A constellation of law enforcement agencies works under the authority of, or conjointly with, the DGSN, and the national police including:
- Police judiciaire, also known as Brigade Nationale de la Police Judiciaire (PJ, or BNPJ), with regional branches;
- Direction de la sécurité royale (DSR);
- Police aux frontières (PAF);
- Groupes d'intervention rapide (GIR); and
- Brigades Régionales d'Intervention (BRI).
The data protection authority, CNDP, enjoys law enforcement powers, as does the ANRT, the telecommunications industry regulator: In addition to accredited CNDP and ANRT agents, Judicial Police officers can be commissioned by either agency to investigate violations of the law.
In 2011, the Moroccan Government was revealed to have invested 2 million euros in the "Eagle" surveillance system, which would allow the government to perform censorship and monitoring of internet traffic using deep packet inspection. Eagle was developed by Bull Amesys, a French company that sold a similar technology to the Libyan government of former President Muammar Gaddafi.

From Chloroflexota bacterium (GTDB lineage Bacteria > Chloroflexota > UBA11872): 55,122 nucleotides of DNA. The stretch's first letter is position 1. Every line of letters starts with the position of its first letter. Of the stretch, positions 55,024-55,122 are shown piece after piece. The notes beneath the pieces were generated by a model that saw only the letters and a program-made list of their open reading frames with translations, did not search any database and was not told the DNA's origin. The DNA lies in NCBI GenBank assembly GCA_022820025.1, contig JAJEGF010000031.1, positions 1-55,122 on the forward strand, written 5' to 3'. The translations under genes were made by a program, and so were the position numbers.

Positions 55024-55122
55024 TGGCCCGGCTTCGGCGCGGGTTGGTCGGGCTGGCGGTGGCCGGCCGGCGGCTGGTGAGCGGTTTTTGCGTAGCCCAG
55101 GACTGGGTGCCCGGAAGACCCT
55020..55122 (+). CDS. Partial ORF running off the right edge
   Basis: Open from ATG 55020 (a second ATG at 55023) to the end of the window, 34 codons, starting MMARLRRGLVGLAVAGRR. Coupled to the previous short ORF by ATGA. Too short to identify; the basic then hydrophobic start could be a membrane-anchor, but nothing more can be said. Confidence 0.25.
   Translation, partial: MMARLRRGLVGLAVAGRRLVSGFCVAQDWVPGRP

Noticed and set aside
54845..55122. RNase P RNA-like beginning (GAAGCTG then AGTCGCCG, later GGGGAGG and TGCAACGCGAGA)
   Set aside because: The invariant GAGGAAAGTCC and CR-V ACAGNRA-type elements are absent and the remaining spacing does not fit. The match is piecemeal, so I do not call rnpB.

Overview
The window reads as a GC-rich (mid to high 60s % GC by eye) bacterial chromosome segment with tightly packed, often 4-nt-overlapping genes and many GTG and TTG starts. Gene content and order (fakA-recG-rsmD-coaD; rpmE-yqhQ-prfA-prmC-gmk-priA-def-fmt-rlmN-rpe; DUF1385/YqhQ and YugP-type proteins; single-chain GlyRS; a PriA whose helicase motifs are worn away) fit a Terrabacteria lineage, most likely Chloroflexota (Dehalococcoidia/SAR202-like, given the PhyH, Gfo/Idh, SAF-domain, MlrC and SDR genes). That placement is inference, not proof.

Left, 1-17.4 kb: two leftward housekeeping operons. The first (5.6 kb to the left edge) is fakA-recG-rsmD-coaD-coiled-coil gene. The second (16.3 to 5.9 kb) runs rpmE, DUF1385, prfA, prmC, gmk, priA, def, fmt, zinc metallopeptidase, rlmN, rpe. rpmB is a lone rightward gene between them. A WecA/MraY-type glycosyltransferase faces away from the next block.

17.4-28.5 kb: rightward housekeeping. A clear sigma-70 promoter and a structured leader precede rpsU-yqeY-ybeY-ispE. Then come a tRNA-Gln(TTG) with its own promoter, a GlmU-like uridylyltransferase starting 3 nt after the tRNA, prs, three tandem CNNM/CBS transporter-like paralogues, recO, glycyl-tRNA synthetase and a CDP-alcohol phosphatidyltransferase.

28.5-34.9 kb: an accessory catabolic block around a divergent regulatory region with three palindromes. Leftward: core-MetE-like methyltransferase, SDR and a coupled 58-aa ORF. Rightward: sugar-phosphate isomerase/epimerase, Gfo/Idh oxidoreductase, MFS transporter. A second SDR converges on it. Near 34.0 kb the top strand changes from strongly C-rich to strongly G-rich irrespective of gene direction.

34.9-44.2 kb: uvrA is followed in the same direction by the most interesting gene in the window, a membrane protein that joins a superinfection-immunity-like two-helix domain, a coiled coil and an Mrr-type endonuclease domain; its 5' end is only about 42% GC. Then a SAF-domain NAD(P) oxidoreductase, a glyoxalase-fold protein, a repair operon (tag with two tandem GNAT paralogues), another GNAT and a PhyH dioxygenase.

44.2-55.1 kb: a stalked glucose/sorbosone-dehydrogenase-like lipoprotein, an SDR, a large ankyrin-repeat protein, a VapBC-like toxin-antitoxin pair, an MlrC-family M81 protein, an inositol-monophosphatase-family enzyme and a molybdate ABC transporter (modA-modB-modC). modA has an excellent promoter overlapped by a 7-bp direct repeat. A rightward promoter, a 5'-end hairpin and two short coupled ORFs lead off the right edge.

In January 2015, following pressure from Privacy International and Swiss journalists, the Swiss government released a documents revealing a list of countries that had purchased surveillance technologies from Swiss companies. Among the purchasers of advanced surveillance technology was Morocco, which appeared to have tested mobile telecommunication interception or jamming equipment in 2013 or 2014.
In June 2017, an investigation by BBC Arabic and Dagbladet, a Danish newspaper, revealed that UK defense firm BAE Systems had sold mass surveillance technologies —called Evident— through its Danish subsidiary ETI, to six middle eastern governments with questionable human rights records, including Morocco.